Sugar Rush {Guardian}

…[Sugar consumption] has been on the increase for some time. At the beginning of the 18th century, per capita consumption of sugar in England was still only about 4lbs – less than two of today’s packets of sugar; by the beginning of the 19th century consumption had soared to 18lbs per person per year. Sugar, produced by slaves and imported from the colonies, fuelled the industrial revolution. In the form of sweetened tea and jam, it fed the factory workers of the 19th century. By the 1890s, the price greatly reduced after the abolition of slavery by the removal of free-trade barriers, it had become a necessity in the labouring diet: consumption touched 90lbs per person per year.
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Development still gobbling up California farmland {Capital Press}

.California’s heartland is disappearing under housing subdivisions, shopping malls and pavement at an accelerated rate, according to new state data released at this week’s World Ag Expo.
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The real cost of bottled water {SFGate}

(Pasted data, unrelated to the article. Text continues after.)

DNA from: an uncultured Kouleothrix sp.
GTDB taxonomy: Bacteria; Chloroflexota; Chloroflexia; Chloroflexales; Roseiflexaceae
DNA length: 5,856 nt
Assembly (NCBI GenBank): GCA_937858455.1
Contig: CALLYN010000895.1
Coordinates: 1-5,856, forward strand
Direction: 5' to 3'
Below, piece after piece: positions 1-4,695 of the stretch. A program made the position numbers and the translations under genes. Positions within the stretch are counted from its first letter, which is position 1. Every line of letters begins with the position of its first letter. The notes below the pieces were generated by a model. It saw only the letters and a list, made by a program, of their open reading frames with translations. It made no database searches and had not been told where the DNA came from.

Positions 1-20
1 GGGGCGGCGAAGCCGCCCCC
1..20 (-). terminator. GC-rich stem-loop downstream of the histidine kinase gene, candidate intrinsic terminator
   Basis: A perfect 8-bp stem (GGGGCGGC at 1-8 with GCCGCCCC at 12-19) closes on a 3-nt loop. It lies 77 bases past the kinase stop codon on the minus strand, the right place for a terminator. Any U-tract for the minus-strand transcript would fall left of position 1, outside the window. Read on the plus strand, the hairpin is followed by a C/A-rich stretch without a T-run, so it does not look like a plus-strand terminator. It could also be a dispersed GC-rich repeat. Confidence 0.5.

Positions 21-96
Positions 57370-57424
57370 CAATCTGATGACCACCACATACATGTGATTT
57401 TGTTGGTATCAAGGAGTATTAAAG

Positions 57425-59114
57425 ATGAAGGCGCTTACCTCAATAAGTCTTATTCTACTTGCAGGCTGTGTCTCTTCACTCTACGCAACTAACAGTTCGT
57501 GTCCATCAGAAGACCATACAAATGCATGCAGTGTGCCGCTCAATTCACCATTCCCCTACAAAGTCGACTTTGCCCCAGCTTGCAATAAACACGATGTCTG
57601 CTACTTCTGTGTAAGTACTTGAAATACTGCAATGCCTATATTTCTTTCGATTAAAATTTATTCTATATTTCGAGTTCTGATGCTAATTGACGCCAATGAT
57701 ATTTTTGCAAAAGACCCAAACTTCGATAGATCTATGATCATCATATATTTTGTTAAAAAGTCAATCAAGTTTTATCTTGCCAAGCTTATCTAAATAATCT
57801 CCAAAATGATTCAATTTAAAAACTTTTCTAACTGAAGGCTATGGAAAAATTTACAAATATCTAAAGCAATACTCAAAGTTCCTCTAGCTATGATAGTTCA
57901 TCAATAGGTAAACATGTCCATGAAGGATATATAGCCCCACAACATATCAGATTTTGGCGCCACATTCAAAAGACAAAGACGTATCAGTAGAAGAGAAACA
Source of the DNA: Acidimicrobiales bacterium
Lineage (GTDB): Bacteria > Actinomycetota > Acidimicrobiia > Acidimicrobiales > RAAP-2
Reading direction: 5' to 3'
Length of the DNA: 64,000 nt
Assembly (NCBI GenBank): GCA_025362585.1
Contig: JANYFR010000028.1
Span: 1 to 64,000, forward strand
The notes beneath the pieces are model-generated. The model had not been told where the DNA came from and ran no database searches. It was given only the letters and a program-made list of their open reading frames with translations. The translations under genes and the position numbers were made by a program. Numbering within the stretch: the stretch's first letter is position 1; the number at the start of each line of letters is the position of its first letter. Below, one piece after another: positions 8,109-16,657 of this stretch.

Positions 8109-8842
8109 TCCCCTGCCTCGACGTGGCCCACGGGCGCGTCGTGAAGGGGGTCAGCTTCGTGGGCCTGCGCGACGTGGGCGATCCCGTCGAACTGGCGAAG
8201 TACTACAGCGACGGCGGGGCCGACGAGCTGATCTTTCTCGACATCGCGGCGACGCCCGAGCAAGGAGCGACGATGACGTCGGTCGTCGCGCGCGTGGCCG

The Environmental Law Foundation has sued eight bottlers for using words such as “pure” to market water that contains bacteria, arsenic and chlorine. Bottled water is no bargain either: It costs 240 to 10,000 times more than tap water. For the price of one bottle of Evian, a San Franciscan can receive 1,000 gallons of tap water. Forty percent of bottled water should be labeled bottled tap water because that is exactly what it is. But even that doesn’t dampen the demand. ….Most of the price of a bottle of water goes for its bottling, packaging, shipping, marketing, retailing and profit. Transporting bottled water by boat, truck and train involves burning massive quantities of fossil fuels. More than 5 trillion gallons of bottled water is shipped internationally each year. Here in San Francisco, we can buy water from Fiji (5,455 miles away) or Norway (5,194 miles away) and many other faraway places to satisfy our demand for the chic and exotic. These are truly the Hummers of our bottled-water generation. As further proof that the bottle is worth more than the water in it, starting in 2007, the state of California will give 5 cents for recycling a small water bottle and 10 cents for a large one. Just supplying Americans with plastic water bottles for one year consumes more than 47 million gallons of oil, enough to take 100,000 cars off the road and 1 billion pounds of carbon dioxide out of the atmosphere, according to the Container Recycling Institute. In contrast, San Francisco tap water is distributed through an existing zero-carbon infrastructure: plumbing and gravity. Our water generates clean energy on its way to our tap — powering our streetcars, fire stations, the airport and schools.